Plant Growth:

French Lavender (Lavendula dentata) is a vigorous growing evergreen species that will grow year round when provided with the right conditions.  It grows like a shrub reaching heights of 3 feet and can spread even farther out.  It has fuzzy silvery-green fern like foliage with indentations or dents along the leaf edges.  During the first year of growth plants should regularly be pinched at the tips of the stems to encourage good branching.  After the first growing season when plants are well established they become very drought tolerant.   


French Lavender (Lavendula dentata) will bloom year round provided it is given the right conditions.  In temperate climates it will have flowers in all seasons but in places where winters get cool it blooms early summer to fall.  It has purple flowers and blooms quite freely once established.

When grown in a container plants bloom year round if given sufficient heat and sun in the winter.  If a green house is available established plants will have copious amounts of blooms all year.  When a green house isn't available a bright window will suffice.  Be certain to rotate the plant every couple weeks so flowering is uniform around the plant.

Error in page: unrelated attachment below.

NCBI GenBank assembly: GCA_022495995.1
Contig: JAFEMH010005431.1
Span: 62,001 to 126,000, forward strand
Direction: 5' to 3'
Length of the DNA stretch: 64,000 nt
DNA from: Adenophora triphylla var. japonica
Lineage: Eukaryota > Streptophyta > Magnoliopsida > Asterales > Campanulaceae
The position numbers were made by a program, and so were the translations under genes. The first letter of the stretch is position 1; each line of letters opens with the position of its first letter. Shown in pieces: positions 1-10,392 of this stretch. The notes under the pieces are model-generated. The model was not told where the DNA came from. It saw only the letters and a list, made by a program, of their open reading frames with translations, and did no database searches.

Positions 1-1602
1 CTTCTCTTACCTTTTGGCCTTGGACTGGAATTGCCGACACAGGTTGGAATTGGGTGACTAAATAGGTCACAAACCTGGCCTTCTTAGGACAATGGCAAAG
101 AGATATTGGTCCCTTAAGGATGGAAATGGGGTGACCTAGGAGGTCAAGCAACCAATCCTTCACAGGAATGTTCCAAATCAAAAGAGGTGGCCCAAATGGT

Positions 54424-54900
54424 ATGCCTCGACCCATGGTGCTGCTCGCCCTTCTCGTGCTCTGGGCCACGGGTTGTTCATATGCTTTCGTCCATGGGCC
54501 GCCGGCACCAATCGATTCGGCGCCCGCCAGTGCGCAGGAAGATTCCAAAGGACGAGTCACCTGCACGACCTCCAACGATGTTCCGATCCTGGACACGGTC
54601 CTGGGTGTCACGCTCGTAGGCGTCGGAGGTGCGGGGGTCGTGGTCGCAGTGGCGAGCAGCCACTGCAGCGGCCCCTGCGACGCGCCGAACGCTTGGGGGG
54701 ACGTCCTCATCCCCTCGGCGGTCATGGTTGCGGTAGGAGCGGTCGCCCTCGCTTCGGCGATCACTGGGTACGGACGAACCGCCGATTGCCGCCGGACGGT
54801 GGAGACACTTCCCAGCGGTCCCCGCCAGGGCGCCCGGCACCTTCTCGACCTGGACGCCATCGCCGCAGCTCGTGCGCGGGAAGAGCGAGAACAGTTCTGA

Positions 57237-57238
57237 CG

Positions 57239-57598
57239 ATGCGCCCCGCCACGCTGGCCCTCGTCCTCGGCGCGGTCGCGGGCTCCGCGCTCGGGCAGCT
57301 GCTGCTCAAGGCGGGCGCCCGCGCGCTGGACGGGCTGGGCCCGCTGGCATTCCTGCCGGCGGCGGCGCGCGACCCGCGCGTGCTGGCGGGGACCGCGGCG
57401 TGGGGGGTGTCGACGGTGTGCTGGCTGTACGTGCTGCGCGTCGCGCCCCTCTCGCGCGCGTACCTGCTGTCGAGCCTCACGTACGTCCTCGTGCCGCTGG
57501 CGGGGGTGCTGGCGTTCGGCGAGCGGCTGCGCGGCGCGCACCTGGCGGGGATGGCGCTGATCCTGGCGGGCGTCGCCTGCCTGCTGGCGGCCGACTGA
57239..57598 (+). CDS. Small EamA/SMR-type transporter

Soil and Irrigation:

French Lavender (Lavendula dentata) is a drought tolerant plant that likes well draining neutral to alkaline soil types.  Once established they can go very long periods with no water and still do very well.  Only irrigate when soil has become dry.  Too much water will cause the plants to rot out above and below the soil surface.

When grown in containers choose a well draining potting soil that won't get too saturated when watered.  Allow the plants to go through complete wet dry cycles between each irrigation.  Be certain not to over water French Lavenders during the winter months keeping them dry as possible with out allowing them to wilt.


French Lavender (Lavendula dentata) prefers normal fertility levels.  When grown in the landscape either a general purpose slow release or water soluble fertilizer can be used.  Follow the instructions for frequency and rates for fertilizer.

When grown in a container a water soluble general purpose fertilizer should be used.  Follow instructions for rates and frequency of use.  During the winter months when growth is very slow little to no fertilizer should be used.


During the first season of growth French Lavender (Lavendula dentata) should be pinched at the ends of the stems to encourage branching.  Pinching the tips also removes flower buds so plants can put more energy into establishing a good root system.  After plants are established prune plants after the flowering is complete.  Pinch off 1/3 of the plants tops so new growth and blooms will form.  If old flowers are not removed plants put all their energy into making seeds and will not grow or rebloom as well.


Typically French Lavender (Lavendula dentata) suffers from diseases associated with too much water.  If water or humidity is not excessive problems are minimal.  Plants will get Fusarium, leaf spot, stem, leaf and root rots.